Classification of Machine Learning Models into Five Categories

At the current stage, we can say that in any Machine Learning approach, we try to find interdependencies or relations between input and output data. Suppose we try to find the answer to Different types of Machine Learning. In that case, we will get different answers, like Classification and Regression, Supervised and Unsupervised, Probabilistic and Non-probabilistic, and many more. BUT! Have you ever thought? Why are there different classification categories for the same Machine Learning? To find this answer, let's quickly see the most straightforward pipeline for any machine learning approach to solve any given problem.

classification of machine learning models pipeline

Five major components play a vital role in the pipeline, and the classification of Machine Learning depends upon the Nature of all these five components. Looking into this pipeline, we can quickly identify the five different bases on which Machine Learning can be classified.

  1. Nature of Input Data
  2. Nature of Problem
  3. Nature of Algorithm
  4. Nature of Solution
  5. Nature of Output Data

Let's start classifying it on every basis one by one.

Classification Based on the Nature of Inputs

Based on the type of Input data that is used to train the algorithms, Machine Learning problems can be classified into four different categories,

classification of machine learning models categories

Let's explore each of these categories in detail.

  • Supervised Learning: Supervised Learning is where we have input variables (X) and an output variable (Y). We use a machine-learning algorithm to learn the mapping function from the input to the output. It is called Supervised Learning because training data can be thought of as a teacher who is supervising the learning process. In the below figure, the teacher explicitly provides information on the input data in the form of labels.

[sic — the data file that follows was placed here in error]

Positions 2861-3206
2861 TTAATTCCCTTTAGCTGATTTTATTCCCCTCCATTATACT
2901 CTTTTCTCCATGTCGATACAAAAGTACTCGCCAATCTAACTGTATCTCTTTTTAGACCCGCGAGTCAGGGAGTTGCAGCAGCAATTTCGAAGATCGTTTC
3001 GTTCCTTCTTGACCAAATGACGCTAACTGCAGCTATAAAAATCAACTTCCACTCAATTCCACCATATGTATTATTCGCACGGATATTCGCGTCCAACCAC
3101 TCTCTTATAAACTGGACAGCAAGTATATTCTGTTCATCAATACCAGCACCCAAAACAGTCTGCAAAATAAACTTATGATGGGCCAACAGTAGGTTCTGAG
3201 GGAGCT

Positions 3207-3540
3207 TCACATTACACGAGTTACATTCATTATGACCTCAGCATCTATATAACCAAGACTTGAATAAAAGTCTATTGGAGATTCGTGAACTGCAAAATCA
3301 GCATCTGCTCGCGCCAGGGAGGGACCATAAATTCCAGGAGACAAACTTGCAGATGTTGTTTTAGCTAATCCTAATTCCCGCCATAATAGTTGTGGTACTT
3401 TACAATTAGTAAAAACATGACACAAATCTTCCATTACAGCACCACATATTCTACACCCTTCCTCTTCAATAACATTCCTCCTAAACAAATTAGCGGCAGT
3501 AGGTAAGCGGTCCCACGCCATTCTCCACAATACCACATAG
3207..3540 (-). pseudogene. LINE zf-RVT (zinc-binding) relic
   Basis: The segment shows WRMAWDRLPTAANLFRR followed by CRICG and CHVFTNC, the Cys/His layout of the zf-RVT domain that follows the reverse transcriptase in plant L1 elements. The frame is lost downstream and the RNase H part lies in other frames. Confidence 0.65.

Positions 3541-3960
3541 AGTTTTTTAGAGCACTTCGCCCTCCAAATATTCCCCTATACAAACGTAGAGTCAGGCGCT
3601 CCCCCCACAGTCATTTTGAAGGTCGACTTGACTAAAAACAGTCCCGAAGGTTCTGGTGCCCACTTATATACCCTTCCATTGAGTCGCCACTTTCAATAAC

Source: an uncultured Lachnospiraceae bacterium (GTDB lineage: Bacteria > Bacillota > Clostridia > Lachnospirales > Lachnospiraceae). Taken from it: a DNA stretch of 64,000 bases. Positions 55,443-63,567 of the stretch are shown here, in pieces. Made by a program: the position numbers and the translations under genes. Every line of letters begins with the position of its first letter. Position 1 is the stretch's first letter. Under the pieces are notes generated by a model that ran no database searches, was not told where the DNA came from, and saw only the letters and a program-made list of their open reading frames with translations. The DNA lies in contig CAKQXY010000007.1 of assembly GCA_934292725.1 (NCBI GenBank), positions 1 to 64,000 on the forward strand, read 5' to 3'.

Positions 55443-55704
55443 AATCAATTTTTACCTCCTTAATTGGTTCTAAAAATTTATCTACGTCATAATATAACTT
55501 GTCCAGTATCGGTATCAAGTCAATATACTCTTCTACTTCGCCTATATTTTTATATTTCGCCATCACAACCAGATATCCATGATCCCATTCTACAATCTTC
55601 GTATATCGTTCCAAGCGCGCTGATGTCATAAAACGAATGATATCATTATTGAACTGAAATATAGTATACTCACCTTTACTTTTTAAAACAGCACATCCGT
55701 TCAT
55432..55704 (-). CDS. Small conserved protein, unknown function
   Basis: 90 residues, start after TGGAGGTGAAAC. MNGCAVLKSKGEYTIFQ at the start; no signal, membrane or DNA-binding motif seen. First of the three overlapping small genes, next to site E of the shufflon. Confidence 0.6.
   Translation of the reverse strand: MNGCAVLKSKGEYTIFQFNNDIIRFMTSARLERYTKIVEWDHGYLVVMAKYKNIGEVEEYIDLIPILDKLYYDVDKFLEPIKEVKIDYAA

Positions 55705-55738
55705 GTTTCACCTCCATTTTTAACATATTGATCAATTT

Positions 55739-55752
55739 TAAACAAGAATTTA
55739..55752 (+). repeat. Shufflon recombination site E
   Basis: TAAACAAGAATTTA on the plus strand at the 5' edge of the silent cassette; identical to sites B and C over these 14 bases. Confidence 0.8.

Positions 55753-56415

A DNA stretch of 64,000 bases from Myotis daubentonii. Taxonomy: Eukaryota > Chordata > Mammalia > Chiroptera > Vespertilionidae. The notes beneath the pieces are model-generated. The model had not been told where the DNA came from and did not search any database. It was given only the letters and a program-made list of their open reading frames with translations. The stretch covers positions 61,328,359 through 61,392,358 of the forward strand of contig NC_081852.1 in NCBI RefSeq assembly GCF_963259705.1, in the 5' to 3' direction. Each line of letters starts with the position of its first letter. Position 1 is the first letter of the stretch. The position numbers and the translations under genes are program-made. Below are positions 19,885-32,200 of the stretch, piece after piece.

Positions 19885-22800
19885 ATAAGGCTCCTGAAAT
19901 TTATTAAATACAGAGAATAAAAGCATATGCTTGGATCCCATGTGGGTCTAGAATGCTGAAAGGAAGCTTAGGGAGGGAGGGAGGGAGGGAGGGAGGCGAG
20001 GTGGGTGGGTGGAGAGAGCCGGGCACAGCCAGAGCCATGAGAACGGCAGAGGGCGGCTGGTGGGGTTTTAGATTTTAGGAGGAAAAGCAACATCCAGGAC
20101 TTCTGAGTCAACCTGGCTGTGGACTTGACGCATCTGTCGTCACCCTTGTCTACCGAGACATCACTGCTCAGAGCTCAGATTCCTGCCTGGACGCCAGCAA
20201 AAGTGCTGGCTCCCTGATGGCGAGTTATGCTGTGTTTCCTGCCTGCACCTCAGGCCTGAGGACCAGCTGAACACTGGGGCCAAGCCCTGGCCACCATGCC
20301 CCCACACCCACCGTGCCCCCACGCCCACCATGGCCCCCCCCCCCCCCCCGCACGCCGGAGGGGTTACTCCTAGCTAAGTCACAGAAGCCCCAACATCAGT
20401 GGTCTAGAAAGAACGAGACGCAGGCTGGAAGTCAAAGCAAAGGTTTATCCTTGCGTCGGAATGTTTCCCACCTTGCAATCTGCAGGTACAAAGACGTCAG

classification of machine learning models categories 1

  • Unsupervised Learning: Here, we only have input data (X) and no corresponding output variables. So there is no teacher to supervise. But now we must be thinking, how will machines learn mapping functions then? In this exciting field, machines try to form a pseudo output and then learn mapping functions. Pseudo output can be like the similarity among data samples. In simple terms, we can say that they try to treat underlying characteristics present in the input data samples as their output data. No explicit output data is required.

    This approach is mainly used to dive deeper into data analysis. If we compare the above image with the image below, we don't have any information about the shape type of the input data. But our model can still segregate them based on their shape and size. This segregation, done by machines, can be termed Unsupervised Learning.

classification of machine learning models categories 2

  • Semi-Supervised Learning: Problems where we have a large amount of input data (X), and only some part is labeled (Y), are called semi-supervised learning problems. e.g., A large dataset of images in which some are annotated (labeled) and some are not. In the above image, suppose in input data, explicit annotation about the circle and triangle is given, but for rectangle and hexagon, it is missing. This scenario will fall under the category of Semi-Supervised Learning. Most of the real-world data lie in this category, as labeling data is time-consuming and requires expert human resources.

classification of machine learning models categories 3

  1. Reinforcement Learning (RL): In supervised Learning, we present our data in pairs of input and output to our algorithms. In Reinforcement Learning, our machines work as agents in a virtual environment and perform possible actions in that environment. For example, suppose we asked our machines to play chess. Here Machine is the agent, and the chessboard is the environment.